Anyway, of the three women, CJ picked the nice guy (although, to clarify, CJ’s nice guy was this incredibly alpha romance hero dude who paid professional football, was covered in tats, gave no fucks, had nothing to prove and was strongly implied to be excellent at sex), Nakia picked the fboy but he’d been genuinely (well, TV genuinely) falling in love with her over the course of the series and so, therefore, agreed to share the money, and that left Sarah. Sarah’s fboy was the guy with the full PUA strat and he had been, honestly, actually unpleasantly manipulative for the entire fucking show. Like, his to camera segments were basically him explaining how PUA tactics work. Like one of his choicest lines, after he’d shared some personal details about the fact he was adopted with Sarah, was “I like to open up a little bit to women so they open their legs to me.” He was very notably the only one of the guys that actively made the woman he was trying to get with work for his attention and feel insecure about whether he liked her or not (again, this is PUA 101 stuff). And, funnily enough, it worked and she picked him at the end and he took the money. Which was an amazing TV moment. And then the presenter came on and said “actually, we’re not letting you have it, because we don’t want to reward this behaviour, so we’re giving it to a charity of Sarah’s choice.”
And … I have complicated feelings about that.
If this was always the plan if someone picked an fboy and the fboy chose to take the money then … okay, fair enough, I guess? Although firstly, how the hell are you going to recruit people for season two, and secondly haven’t you then still recruited people for a rigged competition? And, obviously, all reality TV is rigged but literally not giving someone the money that they have won under the terms presented to them would, I think, actually be illegal in my country.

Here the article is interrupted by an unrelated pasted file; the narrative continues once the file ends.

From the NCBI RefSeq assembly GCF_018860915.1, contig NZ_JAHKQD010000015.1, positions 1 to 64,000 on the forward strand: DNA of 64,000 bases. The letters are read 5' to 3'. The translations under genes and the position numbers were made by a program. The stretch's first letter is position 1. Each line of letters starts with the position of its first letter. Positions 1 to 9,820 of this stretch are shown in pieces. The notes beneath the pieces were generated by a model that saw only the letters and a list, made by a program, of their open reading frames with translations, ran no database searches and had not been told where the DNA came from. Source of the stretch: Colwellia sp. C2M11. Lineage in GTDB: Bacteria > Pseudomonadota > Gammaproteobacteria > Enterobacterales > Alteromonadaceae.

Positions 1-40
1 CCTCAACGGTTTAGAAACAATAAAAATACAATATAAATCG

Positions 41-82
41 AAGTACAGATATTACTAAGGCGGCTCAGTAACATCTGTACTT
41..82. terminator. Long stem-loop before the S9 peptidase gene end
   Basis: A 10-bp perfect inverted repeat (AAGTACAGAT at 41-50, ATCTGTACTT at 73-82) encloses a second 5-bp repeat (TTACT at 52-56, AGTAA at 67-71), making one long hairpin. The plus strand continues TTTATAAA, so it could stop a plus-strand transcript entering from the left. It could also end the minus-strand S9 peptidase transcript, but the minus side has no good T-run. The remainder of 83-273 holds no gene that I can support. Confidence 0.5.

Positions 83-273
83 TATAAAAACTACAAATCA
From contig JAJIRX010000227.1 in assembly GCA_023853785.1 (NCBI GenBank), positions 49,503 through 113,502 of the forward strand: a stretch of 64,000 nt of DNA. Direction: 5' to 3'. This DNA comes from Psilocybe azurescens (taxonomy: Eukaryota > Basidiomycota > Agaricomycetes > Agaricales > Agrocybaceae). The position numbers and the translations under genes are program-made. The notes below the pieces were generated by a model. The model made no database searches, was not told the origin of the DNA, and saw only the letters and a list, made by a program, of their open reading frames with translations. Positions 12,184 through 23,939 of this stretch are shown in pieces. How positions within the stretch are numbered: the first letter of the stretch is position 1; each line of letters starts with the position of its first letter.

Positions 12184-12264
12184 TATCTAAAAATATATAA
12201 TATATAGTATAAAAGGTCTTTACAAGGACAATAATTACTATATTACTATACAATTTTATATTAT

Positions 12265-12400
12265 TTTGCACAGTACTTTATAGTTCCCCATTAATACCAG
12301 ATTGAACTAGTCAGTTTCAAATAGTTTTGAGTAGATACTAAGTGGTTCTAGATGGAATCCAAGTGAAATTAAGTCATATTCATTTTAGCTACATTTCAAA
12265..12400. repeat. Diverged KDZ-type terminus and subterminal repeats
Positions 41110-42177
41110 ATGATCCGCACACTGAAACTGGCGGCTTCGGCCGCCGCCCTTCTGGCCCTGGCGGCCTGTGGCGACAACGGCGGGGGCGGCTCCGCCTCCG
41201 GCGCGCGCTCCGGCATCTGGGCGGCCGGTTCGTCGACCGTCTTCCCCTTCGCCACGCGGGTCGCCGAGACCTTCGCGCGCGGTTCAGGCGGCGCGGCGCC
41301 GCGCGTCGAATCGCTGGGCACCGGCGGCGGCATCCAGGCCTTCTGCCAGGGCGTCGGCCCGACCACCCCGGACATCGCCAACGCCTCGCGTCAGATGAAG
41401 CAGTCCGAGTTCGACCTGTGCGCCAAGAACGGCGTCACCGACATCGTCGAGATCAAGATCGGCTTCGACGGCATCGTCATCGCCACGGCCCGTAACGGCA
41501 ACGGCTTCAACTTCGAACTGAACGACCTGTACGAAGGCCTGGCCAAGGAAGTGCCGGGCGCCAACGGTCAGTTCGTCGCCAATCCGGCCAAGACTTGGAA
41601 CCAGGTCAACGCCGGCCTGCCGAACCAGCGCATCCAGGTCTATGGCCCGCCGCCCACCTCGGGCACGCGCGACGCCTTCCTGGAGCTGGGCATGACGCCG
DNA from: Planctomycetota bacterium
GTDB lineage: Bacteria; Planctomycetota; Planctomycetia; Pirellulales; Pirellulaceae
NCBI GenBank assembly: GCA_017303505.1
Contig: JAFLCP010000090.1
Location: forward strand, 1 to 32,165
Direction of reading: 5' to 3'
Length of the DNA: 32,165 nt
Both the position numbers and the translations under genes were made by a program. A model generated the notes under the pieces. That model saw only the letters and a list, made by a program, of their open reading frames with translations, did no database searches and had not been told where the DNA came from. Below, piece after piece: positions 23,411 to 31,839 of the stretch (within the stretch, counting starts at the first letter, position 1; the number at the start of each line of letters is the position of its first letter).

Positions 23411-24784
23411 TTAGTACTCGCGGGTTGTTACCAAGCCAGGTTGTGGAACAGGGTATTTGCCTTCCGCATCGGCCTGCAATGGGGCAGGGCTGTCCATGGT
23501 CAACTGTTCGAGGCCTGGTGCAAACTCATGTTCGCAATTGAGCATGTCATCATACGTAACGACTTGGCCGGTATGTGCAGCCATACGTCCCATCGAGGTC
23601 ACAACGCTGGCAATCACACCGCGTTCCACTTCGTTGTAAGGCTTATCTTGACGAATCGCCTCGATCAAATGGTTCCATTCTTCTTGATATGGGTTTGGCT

What gives me even more complicated feelings is the possibility that this was the company that made the show trying to save face because they suddenly realised that this series was going to end with a man being give £100k for emotionally manipulating a woman and exploiting some really problematic gender dynamics. And, on the one hand, yeah I agree, that’s not the kind of shit you should reward. But, on the other hand, maybe if you don’t want to reward that kind of shit don’t make a show the premise of which is that guys can win £100k by convincing women they care about them.
Sidebar: one of the things I kind of liked about Fboy Island is that it didn’t have the implicit sex negativity of, say, Too Hot To Handle. But, on reflection, a show that is set up with the assumption that the girls obviously want a long term relationship, because that’s what girls want, and that people who are just interested in casual sex are doing wrong is … not great? Like, it should technically be completely valid for the girl to pick a fuckboy in the final choice and be like, “okay mate, here’s the deal, I really like banging you and I obviously don’t want you to take all of my goddamn money but can we admit here and now that neither of us are in this to find a life partner, we’re here to boost our Instagram follower count, so let’s go halfies, no harm no foul.”